Please note: Eileen Goltz is a freelance kosher food writer. The Orthodox Union makes no endorsements or representations regarding kashrut certification of various products/vendors referred to in her articles, blog or web site.
One of the phrases you hear most often during the week of Pesach is, “I’m stuffed.” Whether it’s from the Seder, the box of matzo and stick of butter you just need to have for breakfast every day, the six cans of macaroons or the sheer volume of food you THINK you have to eat because, Heaven forbid, we have any leftover Pesach food – it’s always an uncomfortable feeling. Stuffing yourself and then dealing with the guilt caused by said stuffing is what we Jews do; it’s tradition (cue Tevye and the rest of the Fiddler cast as they let out the seams on their waist bands).
While not rabbinic in origin, the advice I’m about to give you will hold you in good stead if you’re tempted to stuff yourself. I say: stuff a vegetable instead. Yes, you heard me, stuff a vegetable and then eat the stuffed vegetable. I promise it will be a whole lot healthier and better for you than bypassing the vegetable step and introducing the food directly to your lips, hips and waistline.
You can stuff most any vegetable and I’m going to go out on a limb here and suggest you stuff your vegetables with other vegetables. Use fresh if possible and keep the cheese and meats to a minimum. Too often we think of Pesach as time when we have to do without, but if you think of it as a time to be creative, embrace the challenge and figure out a way to keep your meals light, filling and actually good for you (and as matzo-free and fat-free as possible).
- 6 medium baking potatoes (6 ounces each)
- 2 Tablespoons olive oil, butter or margarine, melted
- 1 Tablespoon ground white horseradish (fresh or sauce) divided
- 1 cup thinly sliced green onions
- 1 large sweet red pepper, finely chopped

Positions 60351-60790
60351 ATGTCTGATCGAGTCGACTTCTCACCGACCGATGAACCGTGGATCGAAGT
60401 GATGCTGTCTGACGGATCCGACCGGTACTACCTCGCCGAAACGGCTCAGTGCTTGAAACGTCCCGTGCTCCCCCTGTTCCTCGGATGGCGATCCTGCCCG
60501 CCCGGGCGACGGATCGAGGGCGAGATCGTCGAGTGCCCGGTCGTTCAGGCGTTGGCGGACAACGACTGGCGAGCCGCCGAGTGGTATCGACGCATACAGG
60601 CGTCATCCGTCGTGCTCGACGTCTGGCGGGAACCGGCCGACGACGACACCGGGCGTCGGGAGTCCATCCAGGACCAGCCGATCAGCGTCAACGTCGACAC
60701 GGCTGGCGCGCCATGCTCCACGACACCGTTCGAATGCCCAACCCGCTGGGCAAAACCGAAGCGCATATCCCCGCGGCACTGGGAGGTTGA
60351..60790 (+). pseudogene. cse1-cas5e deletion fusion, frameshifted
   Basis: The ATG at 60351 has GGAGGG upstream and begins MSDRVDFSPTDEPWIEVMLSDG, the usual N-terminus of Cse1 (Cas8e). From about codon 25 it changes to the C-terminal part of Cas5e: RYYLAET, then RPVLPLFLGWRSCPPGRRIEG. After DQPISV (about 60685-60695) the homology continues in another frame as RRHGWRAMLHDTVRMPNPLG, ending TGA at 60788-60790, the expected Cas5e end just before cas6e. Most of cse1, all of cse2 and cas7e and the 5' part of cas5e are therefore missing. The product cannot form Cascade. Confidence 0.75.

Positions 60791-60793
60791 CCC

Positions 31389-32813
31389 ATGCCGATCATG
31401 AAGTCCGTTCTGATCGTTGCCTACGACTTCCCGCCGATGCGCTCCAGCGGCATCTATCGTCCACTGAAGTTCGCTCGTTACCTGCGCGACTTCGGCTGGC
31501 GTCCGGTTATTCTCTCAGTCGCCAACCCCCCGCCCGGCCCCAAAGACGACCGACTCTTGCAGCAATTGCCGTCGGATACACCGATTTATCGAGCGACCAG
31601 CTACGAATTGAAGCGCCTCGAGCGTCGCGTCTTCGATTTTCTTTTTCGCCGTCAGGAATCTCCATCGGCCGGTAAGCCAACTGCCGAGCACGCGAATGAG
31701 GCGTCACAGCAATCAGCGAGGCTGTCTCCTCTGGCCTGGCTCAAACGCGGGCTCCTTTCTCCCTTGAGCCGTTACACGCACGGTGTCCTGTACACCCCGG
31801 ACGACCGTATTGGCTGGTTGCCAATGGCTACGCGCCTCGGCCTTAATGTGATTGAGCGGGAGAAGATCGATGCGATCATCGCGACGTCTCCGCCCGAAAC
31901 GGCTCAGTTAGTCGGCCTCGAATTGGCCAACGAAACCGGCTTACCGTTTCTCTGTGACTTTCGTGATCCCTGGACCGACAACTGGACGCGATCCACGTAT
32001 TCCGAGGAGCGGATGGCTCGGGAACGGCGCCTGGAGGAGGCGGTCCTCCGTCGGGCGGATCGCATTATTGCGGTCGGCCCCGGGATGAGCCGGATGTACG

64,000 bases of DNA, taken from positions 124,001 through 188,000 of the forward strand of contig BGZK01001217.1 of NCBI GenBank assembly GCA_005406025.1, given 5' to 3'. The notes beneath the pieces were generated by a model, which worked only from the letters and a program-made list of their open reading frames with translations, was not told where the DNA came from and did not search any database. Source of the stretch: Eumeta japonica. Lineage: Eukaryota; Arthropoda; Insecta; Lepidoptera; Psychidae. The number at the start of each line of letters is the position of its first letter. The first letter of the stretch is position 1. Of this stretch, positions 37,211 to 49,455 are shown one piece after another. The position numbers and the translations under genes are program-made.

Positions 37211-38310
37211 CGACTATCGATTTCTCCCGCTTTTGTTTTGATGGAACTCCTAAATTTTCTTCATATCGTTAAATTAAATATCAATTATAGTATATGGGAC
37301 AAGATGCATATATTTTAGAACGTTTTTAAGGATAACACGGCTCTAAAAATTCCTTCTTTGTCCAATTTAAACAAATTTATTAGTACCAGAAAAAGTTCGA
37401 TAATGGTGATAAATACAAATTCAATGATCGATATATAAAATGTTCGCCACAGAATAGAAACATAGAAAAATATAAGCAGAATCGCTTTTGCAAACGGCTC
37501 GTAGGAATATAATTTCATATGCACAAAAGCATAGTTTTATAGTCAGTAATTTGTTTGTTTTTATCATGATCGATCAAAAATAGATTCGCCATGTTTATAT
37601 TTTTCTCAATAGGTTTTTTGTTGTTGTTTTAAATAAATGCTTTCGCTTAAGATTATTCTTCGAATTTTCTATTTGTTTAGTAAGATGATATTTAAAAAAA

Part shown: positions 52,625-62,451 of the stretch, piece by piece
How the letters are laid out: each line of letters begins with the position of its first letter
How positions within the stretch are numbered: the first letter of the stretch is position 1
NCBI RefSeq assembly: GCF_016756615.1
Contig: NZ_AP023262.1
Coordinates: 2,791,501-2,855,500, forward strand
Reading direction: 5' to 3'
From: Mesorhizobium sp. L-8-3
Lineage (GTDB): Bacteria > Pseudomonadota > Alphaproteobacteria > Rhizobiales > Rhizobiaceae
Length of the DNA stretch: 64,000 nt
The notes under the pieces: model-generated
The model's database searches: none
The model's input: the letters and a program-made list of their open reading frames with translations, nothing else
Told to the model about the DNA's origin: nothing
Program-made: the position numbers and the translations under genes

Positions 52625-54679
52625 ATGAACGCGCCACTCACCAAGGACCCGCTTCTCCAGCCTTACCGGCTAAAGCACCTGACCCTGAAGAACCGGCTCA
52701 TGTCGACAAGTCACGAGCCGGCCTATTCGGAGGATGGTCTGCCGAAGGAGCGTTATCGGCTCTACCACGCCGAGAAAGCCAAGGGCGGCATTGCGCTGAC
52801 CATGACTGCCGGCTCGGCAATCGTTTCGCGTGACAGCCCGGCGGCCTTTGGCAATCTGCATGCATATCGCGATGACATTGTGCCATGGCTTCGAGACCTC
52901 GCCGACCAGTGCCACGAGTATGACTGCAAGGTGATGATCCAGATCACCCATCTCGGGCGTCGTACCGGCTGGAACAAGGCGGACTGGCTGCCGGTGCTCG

- ½ cup fresh broccoli florets, finely chopped
- ½ cup chopped black olives
- 1 cup shredded cheddar cheese, divided
- Parmesan cheese to taste
- Scrub and pierce potatoes. Bake at 400°F for 40-50 minutes or until tender.
- Cool slightly; cut each potato in half lengthwise.
- Scoop out the pulp, leaving a thin shell (save pulp for another use). Place potato shells on an ungreased baking sheet.
- Combine butter and ½ teaspoon horseradish; brush over shells.
- Broil a few inches from the heating element for 5 to 7 minutes or until edges are crispy and butter is bubbly. Remove from the heat immediately. Don’t let them burn!
- In a bowl combine the onions, olives, red pepper, broccoli, ¾ cup cheese and remaining horseradish. Mix to combine then spoon the mixture into the cooked potato skins. Sprinkle the tops of the stuffed potatoes with the remaining cheddar cheese and a little parmesan cheese.
- Broil 2 to 3 minutes longer or until cheese is melted.
Submitted by Russ Kaplan of West Pico, CA.
Cheesy Stuffed Mushrooms
- 12 whole portabella mushrooms
- 1 Tablespoon olive oil
- 1 Tablespoon minced garlic
- 1 (8 oz.) package cream cheese, softened
- 1/3 cup grated Parmesan cheese
- ¼ teaspoon ground black pepper
- ¼ teaspoon onion powder
- 1 chopped red pepper
- 2 Tablespoons minced parsley
- Preheat oven to 350°F. Spray a baking sheet with cooking spray.
- Clean mushrooms with a damp paper towel. Carefully break off stems. Chop stems extremely fine.
- Heat oil in a large skillet over medium heat. Add garlic, red pepper and chopped mushroom stems to the skillet. Fry until any moisture has disappeared; don’t let it burn. Set aside to cool slightly and then stir in the parsley.
- When garlic and mushroom mixture is cool, mix in the cream cheese, Parmesan cheese, black pepper and onion powder. Mixture should be very thick.
- Using a spoon, fill each mushroom cap with a generous amount of stuffing. Arrange the mushroom caps on prepared cookie sheet.
- Bake for 20 minutes in the preheated oven, or until the mushrooms are piping hot and liquid starts to form under caps. Serve immediately.
My files, source unknown.
Stuffed Roasted Onions
- 10 medium red onions
- 1 lb. sliced pastrami or turkey pastrami cut into bite sized pieces
- 3 stalks of celery cut into ½-inch-thick slices
- 1 teaspoon salt
- 1 teaspoon black pepper
- 1 Tablespoon minced garlic